19/09/2012: Search On for FilAms to Teach in the Philippines
19 September 2012
Angela Lagdameo and Michael Vea
WASHINGTON D.C. — Filipino-American youth leaders are being urged to take part in a new initiative that would allow them to help make a difference by teaching public schoolchildren in underserved areas in the Philippines.
The Philippine Embassy in Washington, D.C. said the search is on for 10 outstanding Filipino-Americans who will be take part in two-year teaching stints in various parts of the country under the “Teach for the Philippines” program.
Teach for the Philippines is a national movement that empowers leaders to expand educational opportunities in ways that are life changing for students as well as transformative of Philippine school communities and the Philippine nation as a whole.
Founded by Elizabeth Eder Zobel de Ayala, Margarita Liboro Delgado and Clarissa Isabelle Delgado, Teach for the Philippines is the 25th partner of Teach For All, a global network of social enterprises working to expand educational opportunity in their respective nations.
According to the Philippine Embassy, selected candidates will be assigned in groups and placed as teachers in high-density, under-resourced public schools. The salary for this position is competitive and includes a comprehensive benefits package.
The search for the first batch of teachers is being undertaken by Angela Lagdameo and Michael Vea, who both participated in the recent Filipino American Youth Leadership Program (FAYLP) initiated by Ambassador Jose L. Cuisia Jr. and Mrs. Victoria Cuisia.
“Teach for the Philippines has my wholehearted support and partnership. Angela and Michael and I believe in the Teach for the Philippines’ vision that “The Filipino child has a right to an education without compromises, an education that involves and realizes the totality of a person's possibilities, an education that is inclusive, relevant, and excellent,” Ambassador Cuisia said.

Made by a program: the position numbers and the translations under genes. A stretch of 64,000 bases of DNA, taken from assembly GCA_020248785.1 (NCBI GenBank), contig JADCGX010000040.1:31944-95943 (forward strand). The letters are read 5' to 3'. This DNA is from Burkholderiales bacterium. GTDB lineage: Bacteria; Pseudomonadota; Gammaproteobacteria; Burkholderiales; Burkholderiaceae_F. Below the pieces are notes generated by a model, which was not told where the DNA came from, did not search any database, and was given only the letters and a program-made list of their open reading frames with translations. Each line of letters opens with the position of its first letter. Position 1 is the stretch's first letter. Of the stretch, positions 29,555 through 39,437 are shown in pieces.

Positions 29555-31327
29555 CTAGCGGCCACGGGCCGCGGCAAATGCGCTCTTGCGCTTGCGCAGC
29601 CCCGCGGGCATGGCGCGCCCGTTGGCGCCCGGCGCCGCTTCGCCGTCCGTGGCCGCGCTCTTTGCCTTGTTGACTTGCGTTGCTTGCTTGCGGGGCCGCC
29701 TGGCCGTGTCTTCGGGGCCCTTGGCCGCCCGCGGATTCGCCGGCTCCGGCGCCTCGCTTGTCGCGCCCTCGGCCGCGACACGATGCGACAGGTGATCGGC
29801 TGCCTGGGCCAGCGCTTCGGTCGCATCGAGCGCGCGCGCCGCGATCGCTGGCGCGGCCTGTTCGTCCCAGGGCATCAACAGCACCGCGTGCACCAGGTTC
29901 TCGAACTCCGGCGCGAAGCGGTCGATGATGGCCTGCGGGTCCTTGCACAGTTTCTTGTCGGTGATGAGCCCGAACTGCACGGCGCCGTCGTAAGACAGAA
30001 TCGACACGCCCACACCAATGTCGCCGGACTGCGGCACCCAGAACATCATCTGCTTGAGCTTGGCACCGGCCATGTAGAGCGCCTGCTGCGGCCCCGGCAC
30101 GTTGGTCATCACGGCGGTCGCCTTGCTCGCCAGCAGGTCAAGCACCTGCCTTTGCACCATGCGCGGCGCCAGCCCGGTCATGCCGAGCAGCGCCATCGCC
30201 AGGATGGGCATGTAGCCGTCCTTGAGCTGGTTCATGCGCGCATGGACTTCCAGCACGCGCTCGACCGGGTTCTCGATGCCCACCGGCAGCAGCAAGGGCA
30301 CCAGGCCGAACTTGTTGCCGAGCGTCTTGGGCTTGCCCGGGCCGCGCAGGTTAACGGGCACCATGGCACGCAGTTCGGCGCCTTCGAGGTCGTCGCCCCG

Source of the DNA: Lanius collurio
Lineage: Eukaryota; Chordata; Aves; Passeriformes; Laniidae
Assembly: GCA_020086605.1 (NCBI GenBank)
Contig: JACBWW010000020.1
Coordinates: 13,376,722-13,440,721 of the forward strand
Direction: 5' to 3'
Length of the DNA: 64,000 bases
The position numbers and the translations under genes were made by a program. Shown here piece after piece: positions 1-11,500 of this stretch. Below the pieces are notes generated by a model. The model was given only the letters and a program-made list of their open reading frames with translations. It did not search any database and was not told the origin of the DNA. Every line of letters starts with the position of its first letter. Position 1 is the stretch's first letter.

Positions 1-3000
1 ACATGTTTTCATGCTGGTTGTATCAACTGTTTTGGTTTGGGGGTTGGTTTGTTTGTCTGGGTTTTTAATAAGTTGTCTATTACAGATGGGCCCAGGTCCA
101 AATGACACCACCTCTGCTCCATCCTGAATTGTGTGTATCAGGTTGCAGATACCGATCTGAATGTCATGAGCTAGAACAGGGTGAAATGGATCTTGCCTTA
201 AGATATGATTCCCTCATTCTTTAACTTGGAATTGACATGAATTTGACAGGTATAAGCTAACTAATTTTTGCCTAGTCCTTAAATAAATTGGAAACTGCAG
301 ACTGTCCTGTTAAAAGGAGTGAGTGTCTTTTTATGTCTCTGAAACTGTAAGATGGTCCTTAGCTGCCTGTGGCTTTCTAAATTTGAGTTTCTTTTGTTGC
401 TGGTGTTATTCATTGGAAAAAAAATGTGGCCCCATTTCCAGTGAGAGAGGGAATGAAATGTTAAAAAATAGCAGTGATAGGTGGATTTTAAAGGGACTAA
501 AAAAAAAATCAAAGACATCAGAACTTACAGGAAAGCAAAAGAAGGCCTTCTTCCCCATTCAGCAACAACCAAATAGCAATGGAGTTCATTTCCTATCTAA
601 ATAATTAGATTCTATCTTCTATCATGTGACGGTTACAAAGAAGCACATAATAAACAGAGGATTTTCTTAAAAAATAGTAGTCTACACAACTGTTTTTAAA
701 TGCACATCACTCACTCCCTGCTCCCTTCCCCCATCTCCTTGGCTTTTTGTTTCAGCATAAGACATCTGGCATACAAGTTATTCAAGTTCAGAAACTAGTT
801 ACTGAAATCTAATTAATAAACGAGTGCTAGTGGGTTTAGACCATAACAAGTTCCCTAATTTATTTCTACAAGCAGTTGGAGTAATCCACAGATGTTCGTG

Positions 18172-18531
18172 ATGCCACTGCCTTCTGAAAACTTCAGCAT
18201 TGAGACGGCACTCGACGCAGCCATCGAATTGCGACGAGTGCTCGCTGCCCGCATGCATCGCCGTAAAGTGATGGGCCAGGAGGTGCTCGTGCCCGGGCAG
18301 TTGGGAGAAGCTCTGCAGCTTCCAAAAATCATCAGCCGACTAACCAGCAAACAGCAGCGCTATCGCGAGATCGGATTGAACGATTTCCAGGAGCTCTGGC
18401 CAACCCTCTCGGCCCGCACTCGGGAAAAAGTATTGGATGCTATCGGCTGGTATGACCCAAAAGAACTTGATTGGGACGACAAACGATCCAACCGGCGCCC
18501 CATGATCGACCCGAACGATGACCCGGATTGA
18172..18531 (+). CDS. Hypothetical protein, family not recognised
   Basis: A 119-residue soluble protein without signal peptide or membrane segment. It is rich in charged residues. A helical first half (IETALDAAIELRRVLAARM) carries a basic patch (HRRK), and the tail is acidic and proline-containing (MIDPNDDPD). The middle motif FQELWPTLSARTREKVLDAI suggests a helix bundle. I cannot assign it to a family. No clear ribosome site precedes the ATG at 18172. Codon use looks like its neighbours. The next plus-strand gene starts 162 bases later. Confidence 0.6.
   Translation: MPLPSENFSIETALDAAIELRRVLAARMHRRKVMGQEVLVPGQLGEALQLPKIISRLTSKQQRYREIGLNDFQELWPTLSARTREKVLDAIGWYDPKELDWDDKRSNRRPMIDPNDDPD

“Be a part of this movement and give back. This is your chance,” Ambassador Cuisia said in urging Filipino-American youth leaders to participate in the initiative.
Lagdameo and Vea, who are Co-Directors of Strategy for Recruitment and Selection in the United States, said applicants must demonstrate strong academic achievement, professional development, and varied extracurricular interests. They should also exhibit a profound belief in the potential of children, and be committed to expanding opportunities for students from low-income communities.
After being selected, corps members participate in an intensive summer training program starting in April 2013.
Potential candidates are required to fulfill the following criteria:
- Bachelor’s degree from an accredited college or university (any discipline or major);
- Philippine citizenship or have rights to Philippine citizenship (one or both parents are Filipino);
- Fluency in English and conversant ability in Tagalog or willingness to learn conversational Tagalog; and,
- Willingness to make a full-time, two-year commitment to teach in the school in which the candidate is placed.